Now that Kenny Dalglish has a long-term coaching contract, it will be interesting to see the new faces at Liverpool next season.
Dalglish and Suarez, From One "Number 7" to Another
Rafa Benitez often played Torres as a solo striker, which burdened him to score nearly all of Liverpool's goals. Even though Torres is an incredible striker who scored over 20 goals in two of his seasons at Liverpool, no striker can sustain superb form for an entire season. Kenny Dalglish understood this, so he pursued Suarez to relieve the burden on Torres.
Unfortunately, these excellent strikers never got to play together.
Suarez is the type of player who makes his teammates look like world-class players. While Suarez was at Ajax he helped Klaas-Jan Huntelaar look like one of the best strikers in the world, but after Huntelaar moved to A.C. Milan he really struggled to find his form.
Suarez's performance at the 2010 World Cup made his teammate Diego Forlan become one of the hottest prospects, but Forlan has also labored to find his form since then. Most recently, Suarez has helped Maxi Rodriguez and Dirk Kuyt to play at their maximum potential.
Suarez's impact has been immense, and it coincided with Dalglish's appointment as manager.
Dalglish's positive influence on the players cannot go without mentioning either. In the short term, Dalglish has given both the reserves and the first team a confidence boost. In the long term, he has implemented a pass-and-possession style of play that will allow Liverpool's players to play to their maximum potential.
Since Dalglish's appointment as manager, Liverpool have scored more goals and have been able to control games. Dalglish's use of reserve players to grow the squad as well as his pass-and-possession style of play will allow Liverpool to stop dropping points against weaker teams.
Kuyt, Gerrard, and Suarez: Three Influential Players for Next Season
The arrival of Luis Suarez and the appointment of Kenny Dalglish ensures that Liverpool's lowest point was this past January.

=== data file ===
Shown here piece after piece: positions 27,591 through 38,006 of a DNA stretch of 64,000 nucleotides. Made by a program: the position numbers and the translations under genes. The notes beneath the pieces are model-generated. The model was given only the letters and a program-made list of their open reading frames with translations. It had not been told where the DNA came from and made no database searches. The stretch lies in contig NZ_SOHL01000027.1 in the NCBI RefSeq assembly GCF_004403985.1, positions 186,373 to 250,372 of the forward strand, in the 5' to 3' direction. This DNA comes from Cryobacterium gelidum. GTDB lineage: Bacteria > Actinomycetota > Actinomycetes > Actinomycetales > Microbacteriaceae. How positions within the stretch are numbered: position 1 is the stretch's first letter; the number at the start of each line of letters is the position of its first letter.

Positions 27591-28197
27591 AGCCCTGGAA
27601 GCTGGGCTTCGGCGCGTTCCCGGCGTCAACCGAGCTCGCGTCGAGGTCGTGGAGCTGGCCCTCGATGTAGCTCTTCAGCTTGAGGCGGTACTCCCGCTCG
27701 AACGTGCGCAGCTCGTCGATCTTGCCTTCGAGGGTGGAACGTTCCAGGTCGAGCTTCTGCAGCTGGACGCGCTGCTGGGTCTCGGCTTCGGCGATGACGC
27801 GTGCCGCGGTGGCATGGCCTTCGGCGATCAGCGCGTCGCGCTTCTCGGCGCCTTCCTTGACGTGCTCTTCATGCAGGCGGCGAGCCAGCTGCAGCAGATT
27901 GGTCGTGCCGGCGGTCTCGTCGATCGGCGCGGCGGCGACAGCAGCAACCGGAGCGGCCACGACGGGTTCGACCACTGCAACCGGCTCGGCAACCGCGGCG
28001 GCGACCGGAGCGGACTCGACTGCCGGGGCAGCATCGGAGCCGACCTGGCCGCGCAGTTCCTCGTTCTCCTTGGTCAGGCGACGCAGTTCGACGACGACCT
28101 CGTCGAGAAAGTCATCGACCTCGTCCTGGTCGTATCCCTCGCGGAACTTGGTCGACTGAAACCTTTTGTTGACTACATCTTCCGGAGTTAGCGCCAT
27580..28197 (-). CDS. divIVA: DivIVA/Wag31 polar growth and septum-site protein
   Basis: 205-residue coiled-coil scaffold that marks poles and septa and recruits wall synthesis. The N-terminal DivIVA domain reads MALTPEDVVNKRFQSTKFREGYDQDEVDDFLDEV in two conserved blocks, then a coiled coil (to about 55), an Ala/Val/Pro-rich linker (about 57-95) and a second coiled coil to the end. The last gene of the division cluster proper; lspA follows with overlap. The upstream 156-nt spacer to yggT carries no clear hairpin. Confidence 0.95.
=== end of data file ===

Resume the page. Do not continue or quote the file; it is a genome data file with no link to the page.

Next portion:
Suarez's playing style, Dalglish's coaching style and FSG's transfer policy will guarantee Suarez will have a bigger impact on Liverpool's success than Torres could while at Liverpool.
Benitez certainly gave his all when he coached Liverpool, but he needed to appoint someone to deal with transfers so he could have focused purely on coaching. In addition, he needed to focus on depth to relieve the goal-scoring burden on Fernando Torres.
Dalglish will play Suarez in a way that he, Carroll and possibly another striker will share the pressure of goal scoring.
Liverpool will be back and fighting for top English honors next season and for the Champions League after that. Chelsea will be competing as well, but with their trouble finding a stable coach and striking a balance between that coach’s influence and Abromovich’s influence, it will be very difficult for them to succeed.
Without European soccer, Liverpool will focus on finishing in the top four, and potentially winning the title, while Chelsea will attempt to win in England as well as Europe.
If Chelsea does not find the right coach, then there is a chance that Liverpool will finish in the top four while Torres and his Chelsea teammates finish just short. Torres’ decision will look like a mistake, but I will always welcome him back at Liverpool.